21. ^ Channels of Communications. C.C. Pub. Incorporated. 1988. Retrieved August 23, 2020.
  22. ^ "Interview with Duane Poole (Part Two)". Time stamp 20:20
  23. ^ "News from ME - Mark Evanier's blog".
  24. ^ "Home Media Magazine - Bringing Digital Entertainment To You". February 1, 2008. Archived from the original on February 1, 2008.
  25. ^ "Joe Ruby and Ken Spears".
  26. ^ "A Podcast Named Scooby-Doo!". Retrieved November 29, 2020.
  27. ^ "A Podcast Named Scooby-Doo!". Retrieved November 29, 2020.
  28. ^ "Tom Ruegger is back!".
  29. ^ a b "APNSD! Episode 30: Interview with Casper Kelly & Larry Morris (Part One)". A Podcast Named Scooby-Doo!. Retrieved June 21, 2020. [Relevant information to be found at the 12:51 time stamp]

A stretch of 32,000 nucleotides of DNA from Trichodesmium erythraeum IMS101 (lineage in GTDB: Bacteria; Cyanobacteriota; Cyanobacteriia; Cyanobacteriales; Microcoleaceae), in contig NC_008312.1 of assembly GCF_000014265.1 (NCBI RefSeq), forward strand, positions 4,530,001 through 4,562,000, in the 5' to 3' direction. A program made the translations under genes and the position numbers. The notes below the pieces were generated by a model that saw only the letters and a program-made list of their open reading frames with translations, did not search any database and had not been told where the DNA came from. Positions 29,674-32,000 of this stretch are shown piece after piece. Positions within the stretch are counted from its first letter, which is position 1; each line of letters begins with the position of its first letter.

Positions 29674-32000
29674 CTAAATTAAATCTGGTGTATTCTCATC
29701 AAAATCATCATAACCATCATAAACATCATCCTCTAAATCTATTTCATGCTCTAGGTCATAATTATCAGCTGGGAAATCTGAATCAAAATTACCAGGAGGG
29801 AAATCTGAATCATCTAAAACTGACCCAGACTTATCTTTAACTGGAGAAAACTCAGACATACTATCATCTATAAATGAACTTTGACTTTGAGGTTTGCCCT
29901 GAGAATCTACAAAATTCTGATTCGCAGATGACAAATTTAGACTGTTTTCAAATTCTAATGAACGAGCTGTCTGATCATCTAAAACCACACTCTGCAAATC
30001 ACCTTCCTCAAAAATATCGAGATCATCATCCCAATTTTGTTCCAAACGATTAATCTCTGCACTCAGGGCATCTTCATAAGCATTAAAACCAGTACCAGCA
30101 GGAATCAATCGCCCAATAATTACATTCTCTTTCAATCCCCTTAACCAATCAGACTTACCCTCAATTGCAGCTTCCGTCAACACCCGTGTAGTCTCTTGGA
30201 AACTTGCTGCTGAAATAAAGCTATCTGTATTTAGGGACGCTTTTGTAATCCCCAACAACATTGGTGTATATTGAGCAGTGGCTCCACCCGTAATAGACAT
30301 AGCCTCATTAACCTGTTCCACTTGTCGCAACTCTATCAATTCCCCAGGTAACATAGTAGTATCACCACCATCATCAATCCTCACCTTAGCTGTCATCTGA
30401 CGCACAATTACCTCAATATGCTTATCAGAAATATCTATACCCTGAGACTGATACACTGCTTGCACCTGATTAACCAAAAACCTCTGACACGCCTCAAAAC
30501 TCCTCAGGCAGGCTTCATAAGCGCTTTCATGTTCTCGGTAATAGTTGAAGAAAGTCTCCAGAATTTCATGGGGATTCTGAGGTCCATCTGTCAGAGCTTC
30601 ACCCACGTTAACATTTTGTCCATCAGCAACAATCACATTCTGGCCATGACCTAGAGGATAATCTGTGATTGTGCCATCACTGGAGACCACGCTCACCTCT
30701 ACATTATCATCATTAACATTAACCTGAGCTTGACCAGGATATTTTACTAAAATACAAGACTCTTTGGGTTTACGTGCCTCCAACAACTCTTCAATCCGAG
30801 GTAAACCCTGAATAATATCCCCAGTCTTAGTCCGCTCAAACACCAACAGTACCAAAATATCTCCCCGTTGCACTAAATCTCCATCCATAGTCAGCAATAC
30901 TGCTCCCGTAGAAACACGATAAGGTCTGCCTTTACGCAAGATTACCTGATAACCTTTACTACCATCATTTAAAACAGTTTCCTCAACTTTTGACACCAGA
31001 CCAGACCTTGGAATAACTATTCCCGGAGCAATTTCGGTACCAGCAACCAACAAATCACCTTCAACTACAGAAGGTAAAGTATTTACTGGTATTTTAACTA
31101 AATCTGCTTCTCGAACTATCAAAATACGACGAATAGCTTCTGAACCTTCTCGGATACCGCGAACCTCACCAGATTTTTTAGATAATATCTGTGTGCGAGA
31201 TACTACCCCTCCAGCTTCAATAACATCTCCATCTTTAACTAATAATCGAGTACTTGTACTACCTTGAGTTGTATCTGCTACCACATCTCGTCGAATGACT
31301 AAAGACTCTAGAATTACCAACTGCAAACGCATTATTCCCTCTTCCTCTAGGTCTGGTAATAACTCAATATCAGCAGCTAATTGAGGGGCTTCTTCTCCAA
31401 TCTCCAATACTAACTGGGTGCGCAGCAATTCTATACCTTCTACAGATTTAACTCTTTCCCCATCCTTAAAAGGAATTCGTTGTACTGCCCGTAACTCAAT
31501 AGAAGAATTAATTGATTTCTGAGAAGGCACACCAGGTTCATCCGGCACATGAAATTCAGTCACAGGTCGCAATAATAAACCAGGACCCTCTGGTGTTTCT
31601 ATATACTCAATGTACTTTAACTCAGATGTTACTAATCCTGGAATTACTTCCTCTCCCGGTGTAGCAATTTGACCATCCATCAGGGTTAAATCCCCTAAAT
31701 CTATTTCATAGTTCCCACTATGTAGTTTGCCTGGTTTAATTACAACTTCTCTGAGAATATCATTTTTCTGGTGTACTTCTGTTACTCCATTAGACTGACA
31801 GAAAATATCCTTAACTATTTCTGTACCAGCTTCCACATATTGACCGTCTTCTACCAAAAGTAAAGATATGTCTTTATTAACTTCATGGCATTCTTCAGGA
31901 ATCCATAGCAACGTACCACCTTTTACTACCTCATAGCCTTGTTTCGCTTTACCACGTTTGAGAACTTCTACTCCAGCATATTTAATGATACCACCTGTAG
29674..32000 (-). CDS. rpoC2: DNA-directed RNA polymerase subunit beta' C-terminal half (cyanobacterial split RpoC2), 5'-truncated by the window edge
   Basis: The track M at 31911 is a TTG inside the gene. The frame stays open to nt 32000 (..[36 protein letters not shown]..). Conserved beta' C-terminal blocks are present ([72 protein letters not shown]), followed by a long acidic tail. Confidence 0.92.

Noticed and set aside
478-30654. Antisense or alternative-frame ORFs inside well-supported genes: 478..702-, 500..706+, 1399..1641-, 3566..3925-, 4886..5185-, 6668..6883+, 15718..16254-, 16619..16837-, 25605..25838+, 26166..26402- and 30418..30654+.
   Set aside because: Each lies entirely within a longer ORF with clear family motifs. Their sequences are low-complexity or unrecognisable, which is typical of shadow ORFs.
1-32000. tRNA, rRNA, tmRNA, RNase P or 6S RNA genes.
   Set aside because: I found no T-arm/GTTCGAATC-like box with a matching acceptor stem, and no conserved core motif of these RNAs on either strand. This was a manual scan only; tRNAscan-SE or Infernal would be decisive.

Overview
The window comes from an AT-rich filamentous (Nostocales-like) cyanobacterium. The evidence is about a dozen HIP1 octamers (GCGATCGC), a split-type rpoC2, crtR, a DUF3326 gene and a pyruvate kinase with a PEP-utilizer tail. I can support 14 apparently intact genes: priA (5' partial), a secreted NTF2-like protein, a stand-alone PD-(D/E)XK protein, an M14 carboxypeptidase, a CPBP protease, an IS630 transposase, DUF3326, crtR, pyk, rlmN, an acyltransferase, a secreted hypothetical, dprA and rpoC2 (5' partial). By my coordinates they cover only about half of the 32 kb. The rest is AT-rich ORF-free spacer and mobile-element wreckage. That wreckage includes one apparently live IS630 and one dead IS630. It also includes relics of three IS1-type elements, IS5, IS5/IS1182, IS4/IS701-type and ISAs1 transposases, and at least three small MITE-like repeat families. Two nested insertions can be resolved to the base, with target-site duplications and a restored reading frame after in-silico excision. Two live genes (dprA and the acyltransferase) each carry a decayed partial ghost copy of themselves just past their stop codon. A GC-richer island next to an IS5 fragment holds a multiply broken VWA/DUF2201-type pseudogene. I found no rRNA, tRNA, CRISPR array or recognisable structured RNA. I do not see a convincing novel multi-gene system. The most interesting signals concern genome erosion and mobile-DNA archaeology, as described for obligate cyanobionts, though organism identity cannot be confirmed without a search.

30. ^ "APNSD! Episode 30: Interview with Casper Kelly & Larry Morris (Part One)". A Podcast Named Scooby-Doo!. Retrieved June 21, 2020. [Relevant information to be found at the 15:40 time stamp]
  31. ^ "Scooby-Doo 30th Anniversary Article". Arizona Republic. November 22, 1999. p. 36. Retrieved November 29, 2020 – via
  32. ^ "Scooby-Doo still solving mysteries after 30 years". The Ithaca Journal. September 27, 1999. p. 12. Retrieved November 29, 2020 – via
  33. ^ "Scooby-Doo's 30? Too Much!". Arizona Republic via November 22, 1999. p. 35. Retrieved November 29, 2020.
  34. ^ "Interview with Casper Kelly & Larry Morris (Part Two)". A Podcast Named Scooby-Doo!. [17:46 Time Sig]
  35. ^ "CMON Presents: The Animation Collection". Kickstarter. January 13, 2021. Retrieved May 25, 2021.
  36. ^ Archived at Ghostarchive and the Wayback Machine: "The Scooby-Doo Project: "Scrappy-Doo" Promo". YouTube.
  37. ^ Archived at Ghostarchive and the Wayback Machine: Jenkins, Ward. ""Scrappy loses it"". Youtube. Retrieved September 19, 2020. ID I directed for Cartoon Network while at Primal Screen. I think this was around 2001.
  38. ^
  39. ^ "Cartoon Network: Games". October 5, 1999. Archived from the original on October 5, 1999. Retrieved November 29, 2020.

External links

This page was last edited on 4 May 2024, at 08:54